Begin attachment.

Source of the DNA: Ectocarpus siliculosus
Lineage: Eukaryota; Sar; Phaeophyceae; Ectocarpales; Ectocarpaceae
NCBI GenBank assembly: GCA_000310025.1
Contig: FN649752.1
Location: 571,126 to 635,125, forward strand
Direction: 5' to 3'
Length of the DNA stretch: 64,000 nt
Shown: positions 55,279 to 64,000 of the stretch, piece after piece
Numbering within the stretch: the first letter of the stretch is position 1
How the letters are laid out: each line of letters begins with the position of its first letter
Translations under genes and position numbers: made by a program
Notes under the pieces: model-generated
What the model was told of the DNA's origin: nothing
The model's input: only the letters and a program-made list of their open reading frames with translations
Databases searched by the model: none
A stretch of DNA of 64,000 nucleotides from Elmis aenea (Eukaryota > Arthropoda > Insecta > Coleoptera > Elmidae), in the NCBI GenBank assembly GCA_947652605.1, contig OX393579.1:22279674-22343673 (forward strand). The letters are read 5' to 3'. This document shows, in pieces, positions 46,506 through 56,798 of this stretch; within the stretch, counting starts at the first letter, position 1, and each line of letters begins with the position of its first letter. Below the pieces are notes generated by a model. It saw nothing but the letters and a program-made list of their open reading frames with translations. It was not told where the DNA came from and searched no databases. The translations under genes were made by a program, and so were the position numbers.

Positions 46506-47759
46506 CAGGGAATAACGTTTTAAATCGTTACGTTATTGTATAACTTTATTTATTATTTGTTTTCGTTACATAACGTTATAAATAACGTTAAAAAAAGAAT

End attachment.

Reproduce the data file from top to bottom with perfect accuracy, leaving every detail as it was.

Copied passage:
Source of the DNA: Ectocarpus siliculosus
Lineage: Eukaryota; Sar; Phaeophyceae; Ectocarpales; Ectocarpaceae
NCBI GenBank assembly: GCA_000310025.1
Contig: FN649752.1
Location: 571,126 to 635,125, forward strand
Direction: 5' to 3'
Length of the DNA stretch: 64,000 nt
Shown: positions 55,279 to 64,000 of the stretch, piece after piece
Numbering within the stretch: the first letter of the stretch is position 1
How the letters are laid out: each line of letters begins with the position of its first letter
Translations under genes and position numbers: made by a program
Notes under the pieces: model-generated
What the model was told of the DNA's origin: nothing
The model's input: only the letters and a program-made list of their open reading frames with translations
Databases searched by the model: none
A stretch of DNA of 64,000 nucleotides from Elmis aenea (Eukaryota > Arthropoda > Insecta > Coleoptera > Elmidae), in the NCBI GenBank assembly GCA_947652605.1, contig OX393579.1:22279674-22343673 (forward strand). The letters are read 5' to 3'. This document shows, in pieces, positions 46,506 through 56,798 of this stretch; within the stretch, counting starts at the first letter, position 1, and each line of letters begins with the position of its first letter. Below the pieces are notes generated by a model. It saw nothing but the letters and a program-made list of their open reading frames with translations. It was not told where the DNA came from and searched no databases. The translations under genes were made by a program, and so were the position numbers.

Positions 46506-47759
46506 CAGGGAATAACGTTTTAAATCGTTACGTTATTGTATAACTTTATTTATTATTTGTTTTCGTTACATAACGTTATAAATAACGTTAAAAAAAGAAT